# Power Problem

• Dec 15th 2008, 08:27 PM
Myrc
Power Problem
Hey guys, I was just wondering if any of you have any thoughts on this problem. I've exhausted all mine

Let's say we have 2 functions: f and g with $f(x)=3^x$ and $g(x)=100^x$.

Then define two sequences:
1) $a_1$ = 3 and $a_{n+1}$ = $f(a_n)$ for n $\geq$ 1
2) $b_1$ = 100 and $b_{n+1}$ = $g(b_n)$ for n $\geq$ 1

What is the smallest positive integer m for which $b_m > a_{100}$?

I've tried connecting the two series with an inequality but I can't quite get one that I can prove. I've probably overlooked something blindingly obvious (Doh)

Thanks in advance if you guys can help
• Dec 16th 2008, 05:25 PM
Aryth
Quote:

Originally Posted by Myrc
Hey guys, I was just wondering if any of you have any thoughts on this problem. I've exhausted all mine

Let's say we have 2 functions: f and g with $f(x)=3^x$ and $g(x)=100^x$.

Then define two sequences:
1) $a_1$ = 3 and $a_{n+1}$ = $f(a_n)$ for n $\geq$ 1
2) $b_1$ = 100 and $b_{n+1}$ = $g(b_n)$ for n $\geq$ 1

What is the smallest positive integer m for which $b_m > a_{100}$?

I've tried connecting the two series with an inequality but I can't quite get one that I can prove. I've probably overlooked something blindingly obvious (Doh)

Thanks in advance if you guys can help

Did you try this:

$b_m = 3^{m-1}$

$a_{100} = 100^{99}$

So:

$3^{m-1} > 100^{99}$

$log_3{3^{m-1}} > log_3{100^{99}}$

$m - 1 > log_3{100^{99}}$

$m > log_3{100^{99}} + 1$

$m > \lceil 415.98 \rceil$

$m > 416$
• Dec 16th 2008, 09:27 PM
Isomorphism
Quote:

Originally Posted by Aryth
Did you try this:

$b_m = 3^{m-1}$

$a_{100} = 100^{99}$

Hmm... $b_2 = g(b_1) = g(100) = 100^{100}$

$a_2 = f(a_1) = f(3) = 3^{3}$
• Dec 19th 2008, 02:30 PM
Myrc
Sorry for the late reply, i was away for a few days.

Isomorphism (see above post) was right btw, it's powers to the power of power, which makes it harder, so $a_{100} \neq 100^{99}$, but $a_{100} = 100^{100^{100^{100^{100^{...}}}}}$ which makes it rather annoying 'cause i can't work with logs that easily. So sorry Aryth, i think you misunderstood the problem, but thanks for the reply anyway (Happy)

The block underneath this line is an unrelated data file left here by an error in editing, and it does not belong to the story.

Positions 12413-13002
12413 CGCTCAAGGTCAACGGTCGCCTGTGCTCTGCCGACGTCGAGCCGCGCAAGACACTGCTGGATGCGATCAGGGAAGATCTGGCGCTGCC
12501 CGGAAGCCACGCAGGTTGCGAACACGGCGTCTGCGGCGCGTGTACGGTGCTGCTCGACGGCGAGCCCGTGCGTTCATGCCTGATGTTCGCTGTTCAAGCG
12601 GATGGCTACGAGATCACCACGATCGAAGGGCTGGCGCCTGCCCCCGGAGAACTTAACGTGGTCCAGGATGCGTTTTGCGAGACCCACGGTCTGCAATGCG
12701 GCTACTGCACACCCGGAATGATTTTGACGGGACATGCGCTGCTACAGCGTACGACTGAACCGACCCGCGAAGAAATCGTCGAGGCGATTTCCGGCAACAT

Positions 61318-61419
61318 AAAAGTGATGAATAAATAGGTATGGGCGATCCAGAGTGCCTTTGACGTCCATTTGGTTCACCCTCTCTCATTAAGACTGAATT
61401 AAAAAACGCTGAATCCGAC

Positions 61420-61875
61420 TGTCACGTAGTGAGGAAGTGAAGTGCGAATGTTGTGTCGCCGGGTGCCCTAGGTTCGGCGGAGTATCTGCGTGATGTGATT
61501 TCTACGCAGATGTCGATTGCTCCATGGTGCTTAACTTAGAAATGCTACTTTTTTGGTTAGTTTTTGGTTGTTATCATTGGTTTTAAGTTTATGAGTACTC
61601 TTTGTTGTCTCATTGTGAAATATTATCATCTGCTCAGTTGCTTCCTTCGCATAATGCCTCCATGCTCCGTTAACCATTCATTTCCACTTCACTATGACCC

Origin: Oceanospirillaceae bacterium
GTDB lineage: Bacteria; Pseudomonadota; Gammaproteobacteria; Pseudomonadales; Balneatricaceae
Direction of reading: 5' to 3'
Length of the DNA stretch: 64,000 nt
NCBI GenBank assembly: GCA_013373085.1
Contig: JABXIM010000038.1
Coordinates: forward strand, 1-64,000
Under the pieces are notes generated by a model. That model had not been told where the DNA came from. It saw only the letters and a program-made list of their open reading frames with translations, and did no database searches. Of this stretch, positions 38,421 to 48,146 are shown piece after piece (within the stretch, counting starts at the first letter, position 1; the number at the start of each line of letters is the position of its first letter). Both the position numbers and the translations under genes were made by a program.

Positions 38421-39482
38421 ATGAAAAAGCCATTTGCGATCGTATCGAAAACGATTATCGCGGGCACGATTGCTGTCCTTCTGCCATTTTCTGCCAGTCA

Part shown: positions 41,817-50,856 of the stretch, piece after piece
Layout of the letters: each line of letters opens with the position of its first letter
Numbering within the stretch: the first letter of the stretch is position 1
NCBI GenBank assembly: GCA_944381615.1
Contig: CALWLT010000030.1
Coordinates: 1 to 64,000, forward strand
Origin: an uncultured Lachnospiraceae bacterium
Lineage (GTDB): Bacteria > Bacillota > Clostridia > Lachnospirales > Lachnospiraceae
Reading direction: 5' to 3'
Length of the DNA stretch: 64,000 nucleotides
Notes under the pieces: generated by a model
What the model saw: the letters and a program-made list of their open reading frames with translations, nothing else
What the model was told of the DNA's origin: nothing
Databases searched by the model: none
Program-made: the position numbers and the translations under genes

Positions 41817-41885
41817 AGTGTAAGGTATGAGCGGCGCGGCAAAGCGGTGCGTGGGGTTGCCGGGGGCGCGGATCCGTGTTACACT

And it also makes the terms grow waaay too fast:
$a_1 = 3 , a_2 = 27, a_3 = 762,55974,84987$
$b_1 = 100, b_2 = 100^{100}$
(I'm not even going to type that out) etc... (Giggle)

I was wondering because I've got a possible inequality that could work, but I dunnno how to prove it, would induction work? (I'm a bit iffy on induction proofs of inequalities)

Would this be proveable?

$5b_n < a_{n+2} < b_{n+1}$

Because it seems to work but I can't prove it (Worried)

Thanks for your help guys. (Rofl)
• Dec 22nd 2008, 08:09 PM
Myrc
Hi guys, I was wondering if anyone could possibly give me a few pointers as to how to prove the above inequality by induction 'cause I can't seem to work it out... But if I can prove that then I can solve the problem without too much difficulty.

Thanks for your help!

Oh, and Merry Christmas (Happy)
• Dec 24th 2008, 01:01 AM
Myrc
A Solution (Hopefully)
Well, I think I have a solution, found in a last minute rush before this problem was due (Rofl). Please point out any errors that I (probably) will have made(Doh)

Here goes:

If I can prove the following, I can solve it:

$b_n < 5b_n < a_{n+2} < b_{n+1}$

The First Bit: (A very difficult proof)

Since $5 > 1, 5b_n > b_n$(obviously (Wink))

The Second Bit: (An Induction Proof)

First, let's check $5b_1$ and $a_{1+2=3}$:
$
5b_1 = 500$
and $a_3 = 3^{27}$

Clearly $500 < 3^{27}$ so this base case is true.

Now, suppose for some k $5b_k < a_{k+2}$

First, note that $4 < log_{3}100 < 5$ and that the difference between $log_{3}100$ and $5\cdot100$ in this case is 81 (and $81 > log_35$), and this difference will only get bigger as the numbers get bigger.

Therefore, $log_{3}(100)b_k + log_{3}5 < 5b_k$
Implying $log_{3}(100)b_k + log_{3}5 < a_{k+2}$
What follows is basic application of the log rules:
$log_{3}5 + log_{3}(100)b_k < a_{n+2}$
$log_{3}5 + log_{3}(100^{b_k}) < a_{n+2}$
$log_{3}(5 \cdot 100^{b_k}) < a_{n+2}$
$5 \cdot 100^{b_k} < 3^{a_{n+2}}$
$5 \cdot b_{k+1} < a_{n+3}$

So this must be true for $k \geq 1$ (integral k of course)

The Third Bit: (An Induction Proof)

Again, we can check a base case.

$a_3 = 3^{27}$ and $b_2 = 100^{100}$

Clearly, $3^{27} < 100^{100}$ (If you don't believe me, check the powers).

Now, suppose for some k, that $a_{k+2} < b_{k+1}$

Then since $log_{3}100 > 1$, we may write:
$a_{k+2} < (log_{3}100)b_k+1$
$a_{k+2} < log{3}100^{b_{k+1}}$
$3^{a_{k+2}} < 100^{b_{k+1}}$
$a_{k+3} < b_{k+2}$

So this part too must be true for integral $k \geq 1$

The Fourth Bit: (The Answer (Finally))

Now, I have (hopefully) convinced you that for $k \geq 1$:
$b_k < 5b_k < a_{k+2} < b_{k+1}$

Now we need the smallest integer m such that $a_{100} < b_m$

By the above inequality, the smallest such integer is 100 - 1 = 99.

Therefore, I proudly proclaim that the answer is 99!!!

Oh, and Merry Christmas!!! (Happy)